But rather than list out more, let me shift gears to a trend that isn’t as favorable.

Zur the Enchanter – A Different Assessment

Here’s an interesting price history:


I’ve trimmed the timeline of this chart because literally zero interesting things happened to this card’s price from July 2012 to September 2013. Then when Theros was launched and super-amazing-God-Enchantment-Creatures were printed, Zur’s popularity spiked. Modern deck brews also led to speculative buying, which caused a buyout. After spiking to $15, Zur the Enchanter leveled out at around $10.

This seems like a huge success story for speculators everywhere. But I would argue this is true only for those who bought up the $5 copies looking for quick profit. On the other hand, buying this card for long-term potential seems like a poor play. Allow me to explain.

This card tried to spike again back in November. The price approached $15 only to be beaten back down to $10 for a second time. To me, this indicates that demand is fairly inelastic.

As the card’s price goes up from $10 to $15, suddenly people are eager to sell their copies, which drives Zur’s price right back down again. This type of phenomenon suggests we’re near a long-term price plateau. Growth is possible, but I would not expect upside heading into Modern season as I do for Raging Ravine and Blinkmoth Nexus.

Believe it or not, the trend on Zur reminds me of Eureka.


Legacy demand caused a sudden spike on this card, followed by a wave of selling. Then the card rose again only to fall back down again. As I write this article, Eureka is up near its peak for a third time.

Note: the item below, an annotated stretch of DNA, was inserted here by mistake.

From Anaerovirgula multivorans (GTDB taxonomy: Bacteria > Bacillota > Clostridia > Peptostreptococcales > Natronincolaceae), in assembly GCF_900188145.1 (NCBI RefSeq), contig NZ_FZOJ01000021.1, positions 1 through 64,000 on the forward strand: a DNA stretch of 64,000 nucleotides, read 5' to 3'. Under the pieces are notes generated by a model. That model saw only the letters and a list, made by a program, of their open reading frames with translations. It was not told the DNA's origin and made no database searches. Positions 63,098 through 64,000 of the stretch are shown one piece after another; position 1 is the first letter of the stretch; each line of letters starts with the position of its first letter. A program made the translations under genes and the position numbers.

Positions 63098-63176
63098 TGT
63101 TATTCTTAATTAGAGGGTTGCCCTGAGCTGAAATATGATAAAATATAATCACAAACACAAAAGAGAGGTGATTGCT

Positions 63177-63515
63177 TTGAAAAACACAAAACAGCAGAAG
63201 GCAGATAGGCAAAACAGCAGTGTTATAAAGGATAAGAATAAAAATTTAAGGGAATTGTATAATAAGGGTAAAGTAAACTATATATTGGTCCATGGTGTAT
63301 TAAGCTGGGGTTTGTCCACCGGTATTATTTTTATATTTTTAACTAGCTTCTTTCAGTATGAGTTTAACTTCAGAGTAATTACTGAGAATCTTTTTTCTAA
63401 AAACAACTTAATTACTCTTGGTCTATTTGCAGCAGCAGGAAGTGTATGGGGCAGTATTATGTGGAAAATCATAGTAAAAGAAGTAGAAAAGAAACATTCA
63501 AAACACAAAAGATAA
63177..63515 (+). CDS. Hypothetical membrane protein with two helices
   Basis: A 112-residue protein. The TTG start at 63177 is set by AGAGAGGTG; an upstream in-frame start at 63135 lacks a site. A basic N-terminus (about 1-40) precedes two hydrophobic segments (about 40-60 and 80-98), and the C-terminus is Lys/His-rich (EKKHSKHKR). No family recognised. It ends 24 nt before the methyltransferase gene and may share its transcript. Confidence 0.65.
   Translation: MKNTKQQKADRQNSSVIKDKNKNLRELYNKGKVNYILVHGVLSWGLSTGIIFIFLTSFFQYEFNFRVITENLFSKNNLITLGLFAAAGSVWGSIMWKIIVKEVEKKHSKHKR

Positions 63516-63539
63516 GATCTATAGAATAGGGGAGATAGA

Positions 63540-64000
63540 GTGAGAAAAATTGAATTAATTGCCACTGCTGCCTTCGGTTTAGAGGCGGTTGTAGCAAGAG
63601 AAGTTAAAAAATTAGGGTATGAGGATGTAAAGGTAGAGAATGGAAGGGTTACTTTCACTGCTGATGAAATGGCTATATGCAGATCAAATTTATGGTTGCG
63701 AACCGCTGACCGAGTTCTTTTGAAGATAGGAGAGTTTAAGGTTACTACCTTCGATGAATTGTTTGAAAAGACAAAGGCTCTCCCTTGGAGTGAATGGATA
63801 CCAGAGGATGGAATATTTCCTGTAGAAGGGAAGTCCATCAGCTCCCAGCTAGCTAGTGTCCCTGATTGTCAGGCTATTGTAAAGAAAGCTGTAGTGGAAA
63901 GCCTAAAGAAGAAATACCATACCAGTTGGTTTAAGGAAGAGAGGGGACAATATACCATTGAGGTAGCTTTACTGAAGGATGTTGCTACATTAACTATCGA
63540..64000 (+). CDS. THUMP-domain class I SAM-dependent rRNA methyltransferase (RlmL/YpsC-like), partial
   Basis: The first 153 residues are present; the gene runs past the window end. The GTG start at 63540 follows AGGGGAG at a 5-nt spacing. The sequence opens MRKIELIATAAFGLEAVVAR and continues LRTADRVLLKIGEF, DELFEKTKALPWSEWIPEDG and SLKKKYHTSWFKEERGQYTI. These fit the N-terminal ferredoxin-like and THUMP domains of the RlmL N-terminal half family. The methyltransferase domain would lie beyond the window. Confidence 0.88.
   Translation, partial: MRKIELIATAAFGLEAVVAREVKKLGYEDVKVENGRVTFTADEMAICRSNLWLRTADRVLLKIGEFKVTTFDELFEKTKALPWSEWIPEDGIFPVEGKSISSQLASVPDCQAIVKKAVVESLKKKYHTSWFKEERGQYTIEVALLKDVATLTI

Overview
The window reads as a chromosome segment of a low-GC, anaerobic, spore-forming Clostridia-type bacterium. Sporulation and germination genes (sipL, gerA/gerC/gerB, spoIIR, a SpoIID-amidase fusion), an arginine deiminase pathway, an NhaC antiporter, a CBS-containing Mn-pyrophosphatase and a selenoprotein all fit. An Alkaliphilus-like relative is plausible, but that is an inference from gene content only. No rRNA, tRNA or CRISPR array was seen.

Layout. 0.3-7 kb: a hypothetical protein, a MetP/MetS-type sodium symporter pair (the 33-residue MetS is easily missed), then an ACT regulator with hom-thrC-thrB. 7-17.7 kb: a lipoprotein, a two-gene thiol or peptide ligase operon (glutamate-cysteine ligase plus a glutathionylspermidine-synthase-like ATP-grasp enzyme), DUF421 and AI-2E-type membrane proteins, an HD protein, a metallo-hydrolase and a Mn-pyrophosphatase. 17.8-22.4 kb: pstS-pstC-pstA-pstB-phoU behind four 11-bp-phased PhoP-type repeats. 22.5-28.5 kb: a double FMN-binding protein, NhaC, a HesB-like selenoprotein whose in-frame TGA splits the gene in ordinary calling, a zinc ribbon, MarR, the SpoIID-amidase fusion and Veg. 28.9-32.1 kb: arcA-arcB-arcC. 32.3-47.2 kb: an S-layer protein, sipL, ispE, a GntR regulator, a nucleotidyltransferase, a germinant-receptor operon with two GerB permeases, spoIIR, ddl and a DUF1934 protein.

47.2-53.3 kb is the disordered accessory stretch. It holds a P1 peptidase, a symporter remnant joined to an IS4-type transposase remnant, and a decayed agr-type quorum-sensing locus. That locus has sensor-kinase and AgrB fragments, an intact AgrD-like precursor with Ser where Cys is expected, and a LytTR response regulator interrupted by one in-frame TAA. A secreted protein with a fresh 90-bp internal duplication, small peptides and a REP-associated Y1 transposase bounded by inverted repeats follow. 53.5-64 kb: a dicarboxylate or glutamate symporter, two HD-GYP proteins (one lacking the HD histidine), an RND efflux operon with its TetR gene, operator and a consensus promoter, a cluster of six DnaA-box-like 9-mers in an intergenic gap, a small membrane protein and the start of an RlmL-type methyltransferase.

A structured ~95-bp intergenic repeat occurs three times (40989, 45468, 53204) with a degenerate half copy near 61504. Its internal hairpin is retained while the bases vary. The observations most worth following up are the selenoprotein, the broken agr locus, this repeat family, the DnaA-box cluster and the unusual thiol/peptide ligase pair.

While a breakout is certainly possible (even inevitable given Eureka’s age and casual appeal) the above chart leads me to invest my funds elsewhere. If you want to invest more safely based on technical analyses, the cards mentioned at the top of this article are much preferred.

Of course…if Eureka does break through that $80 price barrier the card’s next price ceiling could be substantially higher. But for $80 that’s a risk I’m not really interested in taking.

Art vs. Science

Doing these qualitative technical analyses on Magic Cards is more art than science. History does tend to repeat itself, but we can’t always rely on past performance to predict the future. Too many other factors can come into play: reprints, shifting metagames, dramatic changes to PTQ schedules, etc.

The key message here is that many tools are at your disposal to enable logical investment choices. Emotions are almost never the way to go--especially if you’re looking for slow-and-steady growth with a low risk profile. Sure, you can go and buy out additional copies of Phyrexian Obliterator and Forced Fruition. But these price trends are not reflective of a stable investment.

Don’t get me wrong. I like flipping spiking cards for immediate profit just as much as the next guy. But when it comes to buying cards with cash to place in my binder and forget about for a few months, I like to use whatever data I have available to make an informed decision. These price trends can be useful to estimate what may happen in tomorrow’s uncertain world. Emotions are never a good basis for investing.


Forced Fruition and Wheel and Deal are still keeping their higher prices thanks to the new Commander 2013 card Nekuzar, the Mindrazer. Here are some other cards on the move, likely due to this general.